For starters: their lack of depth on the right side, which resulted in Dale Weise being promoted to the top line at times and also contributed to the 13th-ranked offense in the playoffs (and 15th-ranked power play). Both Kassian and Semin should help the team improve significantly in each of those areas.
The team’s transitional and possession games were also cause for concern. As pointed out by Eric Engels, with Petry the Canadiens actually had higher possession stats relative to their opponent in eight playoff games.
Admittedly, Petry alone isn’t the answer to the team’s woes in that department. Head coach Michel Therrien does need to meet him and his other positive-possession players (like Subban) halfway in that the Habs were nevertheless still playing inefficient hockey, relying on low-percentage shots and rebounds in a closed-up slot to get their goals… all 10 of them it felt like during the postseason.
It remains to be seen if Therrien will address that undeniable issue. But the fact that Habs fans are talking about these problems and a second-round exit as a major-league disappointment can be seen as a positive. Bergevin has done his part to solve them. In essence, this is a team with the tools, especially now, to go much further.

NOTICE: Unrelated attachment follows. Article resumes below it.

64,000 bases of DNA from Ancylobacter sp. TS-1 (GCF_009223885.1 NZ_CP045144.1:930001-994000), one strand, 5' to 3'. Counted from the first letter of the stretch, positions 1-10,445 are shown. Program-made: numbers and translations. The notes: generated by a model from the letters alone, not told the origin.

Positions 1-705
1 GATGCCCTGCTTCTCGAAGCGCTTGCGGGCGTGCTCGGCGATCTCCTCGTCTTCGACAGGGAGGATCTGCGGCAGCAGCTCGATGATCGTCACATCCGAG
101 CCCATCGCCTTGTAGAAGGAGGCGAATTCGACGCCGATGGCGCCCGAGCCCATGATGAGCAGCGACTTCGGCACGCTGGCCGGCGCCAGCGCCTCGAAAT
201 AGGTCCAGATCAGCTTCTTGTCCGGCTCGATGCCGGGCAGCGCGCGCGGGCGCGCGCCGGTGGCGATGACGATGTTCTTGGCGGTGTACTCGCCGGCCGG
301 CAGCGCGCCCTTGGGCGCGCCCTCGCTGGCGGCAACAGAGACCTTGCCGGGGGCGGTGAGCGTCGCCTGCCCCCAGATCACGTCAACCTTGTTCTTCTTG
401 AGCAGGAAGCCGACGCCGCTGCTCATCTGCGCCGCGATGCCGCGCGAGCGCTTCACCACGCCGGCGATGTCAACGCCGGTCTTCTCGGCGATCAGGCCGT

Entering the 2015-16 Regular Season
The Habs can realistically only be seen as, at the very least, co-favorites to win the Atlantic division. They did it last year with a weaker team, anyway. And their main projected competition, the Tampa Bay Lightning, did very little to improve theirs.
In other words, if they put in the work, they’ll have no problem repeating. That isn’t meant to suggest the division championship is a mere participation trophy they’ll be handed just for showing up because they look good on paper. It’s not going to be easy. It’s not meant to be.
It’s about earning it, whether it’s the division title, the Presidents’ Trophy, or the Stanley Cup. So, in a sense, “repeating” is not the endgame, much like in school. It could almost be seen as a step back were it not a potential stepping stone to a championship due to the preferential seeding it entails.
So, Habs fan will never really know until the very end of the team’s playoff run in 2016 if the season as a whole was a success or not. That’s how it should be. However, in the here and now, the offseason was. Bergevin may not have blown anyone’s mind with the moves he made, but he did what he had to, and cost-effectively overall, with approximately $2.9 million left over in cap space.
He can use that towards extra credit later on.
After 10 years of writing hockey, Ryan decided it was as good a time as any to actually join The Hockey Writers for the 2014-15 season. Having appeared as a guest on such programs as CBC Radio One’s Daybreak, Ryan has written for such publications as the Montreal Gazette and Bleacher Report and worked for the NHL itself and his hometown Montreal Canadiens. He currently covers the Habs for THW as a columnist.